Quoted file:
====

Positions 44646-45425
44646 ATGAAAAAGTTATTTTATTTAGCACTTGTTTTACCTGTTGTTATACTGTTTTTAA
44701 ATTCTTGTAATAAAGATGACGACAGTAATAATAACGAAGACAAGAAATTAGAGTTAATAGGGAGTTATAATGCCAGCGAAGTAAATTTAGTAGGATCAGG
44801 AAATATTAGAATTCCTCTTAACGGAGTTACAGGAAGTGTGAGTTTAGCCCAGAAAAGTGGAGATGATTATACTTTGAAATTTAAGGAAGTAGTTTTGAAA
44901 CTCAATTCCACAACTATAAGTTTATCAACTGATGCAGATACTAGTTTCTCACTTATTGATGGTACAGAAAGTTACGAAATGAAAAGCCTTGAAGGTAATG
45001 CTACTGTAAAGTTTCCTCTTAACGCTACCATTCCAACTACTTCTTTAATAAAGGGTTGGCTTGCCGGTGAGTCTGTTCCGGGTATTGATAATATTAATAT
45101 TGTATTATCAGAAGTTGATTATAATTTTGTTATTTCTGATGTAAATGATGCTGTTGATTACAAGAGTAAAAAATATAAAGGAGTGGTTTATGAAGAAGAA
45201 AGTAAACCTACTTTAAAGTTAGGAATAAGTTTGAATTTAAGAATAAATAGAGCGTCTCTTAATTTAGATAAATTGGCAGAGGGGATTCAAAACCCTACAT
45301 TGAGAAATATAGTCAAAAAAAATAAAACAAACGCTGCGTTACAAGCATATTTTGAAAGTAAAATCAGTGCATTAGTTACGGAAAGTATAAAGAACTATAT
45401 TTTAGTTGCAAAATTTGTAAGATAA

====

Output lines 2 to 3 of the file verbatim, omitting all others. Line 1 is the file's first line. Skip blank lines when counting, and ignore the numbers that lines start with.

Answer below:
44646 ATGAAAAAGTTATTTTATTTAGCACTTGTTTTACCTGTTGTTATACTGTTTTTAA
44701 ATTCTTGTAATAAAGATGACGACAGTAATAATAACGAAGACAAGAAATTAGAGTTAATAGGGAGTTATAATGCCAGCGAAGTAAATTTAGTAGGATCAGG